Contractor – What is a contractor?
A contractor is a person or company that works on a contractual basis, negotiating deals with different clients to work on specific jobs or projects.
Learn more about domestic reverse charge invoices for CIS contractors.
Unlike employees, contractors don’t carry out regular work for a single employer. Instead, they work for a number of different clients as and when required. Contractors are therefore considered to be freelancers.
Like contractors, subcontractors work on a freelance, contractual basis. However, there are a few important differences between contractors and subcontractors.
Firstly, contractors take on whole projects then hire subcontractors to work on specific aspects of that project. Contractors are therefore involved with bigger-picture tasks and project management, while subcontractors are responsible for specific, specialised tasks assigned by the contractor.
Secondly, contractors negotiate deals with the end client, whereas subcontractors usually only negotiate deals with contractors who have already secured the overall job or project.
Contractual work exists in a number of different industries, but one of the most common industries for contractors is construction.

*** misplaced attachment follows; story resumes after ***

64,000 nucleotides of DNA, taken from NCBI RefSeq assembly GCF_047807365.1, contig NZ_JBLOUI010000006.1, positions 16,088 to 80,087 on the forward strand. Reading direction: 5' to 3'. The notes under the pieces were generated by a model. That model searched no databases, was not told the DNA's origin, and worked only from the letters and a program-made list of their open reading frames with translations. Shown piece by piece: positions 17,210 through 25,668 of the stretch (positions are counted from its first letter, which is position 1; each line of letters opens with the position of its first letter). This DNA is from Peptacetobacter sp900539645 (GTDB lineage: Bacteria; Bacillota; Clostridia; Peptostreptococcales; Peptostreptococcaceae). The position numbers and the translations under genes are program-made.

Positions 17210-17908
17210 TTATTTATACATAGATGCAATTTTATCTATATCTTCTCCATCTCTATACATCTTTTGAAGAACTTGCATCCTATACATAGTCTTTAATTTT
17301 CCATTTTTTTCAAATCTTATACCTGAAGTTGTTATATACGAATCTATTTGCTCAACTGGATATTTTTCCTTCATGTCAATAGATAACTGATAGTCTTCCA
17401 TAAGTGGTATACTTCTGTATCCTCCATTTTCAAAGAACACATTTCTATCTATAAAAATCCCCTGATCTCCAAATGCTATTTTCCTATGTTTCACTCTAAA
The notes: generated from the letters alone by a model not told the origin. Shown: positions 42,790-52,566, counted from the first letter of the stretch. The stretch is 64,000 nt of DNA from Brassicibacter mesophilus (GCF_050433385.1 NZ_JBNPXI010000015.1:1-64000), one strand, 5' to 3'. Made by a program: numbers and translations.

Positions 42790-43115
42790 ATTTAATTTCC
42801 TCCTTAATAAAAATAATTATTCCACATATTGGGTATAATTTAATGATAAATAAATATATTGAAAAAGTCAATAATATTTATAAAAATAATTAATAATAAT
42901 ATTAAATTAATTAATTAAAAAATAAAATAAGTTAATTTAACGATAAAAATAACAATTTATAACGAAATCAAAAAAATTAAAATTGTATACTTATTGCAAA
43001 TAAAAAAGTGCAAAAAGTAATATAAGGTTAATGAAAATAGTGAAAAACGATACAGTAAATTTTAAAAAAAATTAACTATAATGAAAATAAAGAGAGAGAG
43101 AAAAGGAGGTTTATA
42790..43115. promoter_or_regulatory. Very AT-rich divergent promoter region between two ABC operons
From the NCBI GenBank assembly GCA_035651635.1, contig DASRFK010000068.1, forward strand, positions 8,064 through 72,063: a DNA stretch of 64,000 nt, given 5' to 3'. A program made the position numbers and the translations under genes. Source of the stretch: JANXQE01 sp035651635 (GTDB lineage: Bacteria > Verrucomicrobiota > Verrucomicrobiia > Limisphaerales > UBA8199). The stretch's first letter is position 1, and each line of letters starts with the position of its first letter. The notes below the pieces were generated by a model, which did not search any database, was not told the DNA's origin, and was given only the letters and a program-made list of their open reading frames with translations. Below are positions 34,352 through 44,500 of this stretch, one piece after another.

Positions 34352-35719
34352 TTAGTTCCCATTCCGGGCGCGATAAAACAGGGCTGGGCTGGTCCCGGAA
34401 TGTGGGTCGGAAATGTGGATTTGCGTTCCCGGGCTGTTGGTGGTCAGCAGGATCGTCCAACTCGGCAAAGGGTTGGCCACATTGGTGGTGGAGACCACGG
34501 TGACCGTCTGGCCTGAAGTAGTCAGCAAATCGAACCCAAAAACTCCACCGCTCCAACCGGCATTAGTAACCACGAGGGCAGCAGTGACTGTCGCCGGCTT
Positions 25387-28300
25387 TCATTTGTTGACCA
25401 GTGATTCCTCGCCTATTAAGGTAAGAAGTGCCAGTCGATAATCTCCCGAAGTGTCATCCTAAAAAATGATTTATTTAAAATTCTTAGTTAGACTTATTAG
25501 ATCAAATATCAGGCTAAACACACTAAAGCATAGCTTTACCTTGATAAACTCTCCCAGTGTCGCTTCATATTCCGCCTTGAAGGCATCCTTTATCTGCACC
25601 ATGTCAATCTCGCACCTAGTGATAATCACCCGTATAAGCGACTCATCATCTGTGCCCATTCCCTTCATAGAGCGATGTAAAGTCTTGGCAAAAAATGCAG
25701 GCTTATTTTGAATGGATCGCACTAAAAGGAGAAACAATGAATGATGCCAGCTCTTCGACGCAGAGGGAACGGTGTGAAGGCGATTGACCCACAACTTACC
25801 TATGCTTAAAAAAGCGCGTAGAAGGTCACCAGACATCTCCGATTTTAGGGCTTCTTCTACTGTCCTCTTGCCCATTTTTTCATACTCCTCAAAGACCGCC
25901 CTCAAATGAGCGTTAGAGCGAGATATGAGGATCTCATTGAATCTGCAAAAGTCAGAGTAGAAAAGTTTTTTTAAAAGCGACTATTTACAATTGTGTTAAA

In the UK, there is a specific system for managing contractors and subcontractors that work in construction, which is known as the Construction Industry Scheme or CIS. Under CIS, contractors make deductions from subcontractors’ pay, which then go towards the subcontractors’ tax and National Insurance.
You’re required to register as a CIS contractor if you pay subcontractors to do construction work or if your business spends more than £1 million a year on construction.
You can register as a CIS contractor online. Contractors must register for CIS before hiring their first subcontractor.
Once you’ve registered as a contractor under CIS, you’ll be responsible for:
Verifying subcontractors, which involves checking whether the subcontractor is registered for CIS and finding out the rate you should deduct from their pay.
Paying your subcontractors and making the correct deductions from their pay.
Filing monthly CIS returns, which tell HMRC how much you’ve paid your subcontractors.
Paying any deductions to HMRC.
You’ll also need to keep full records of the payments you make to subcontractors, and the deductions you’ve taken from their pay. You need to keep these records for at least 6 years.
As a contractor, you’ll deal with both sales invoices, which are invoices that you issue to your clients, and purchase invoices, which are invoices you receive from your subcontractors.
The easiest way to create an invoice as a contractor is to use invoicing software.
With SumUp Invoices, you can create professional invoices in less than a minute either online or on the go with our mobile invoicing app.Start invoicing for free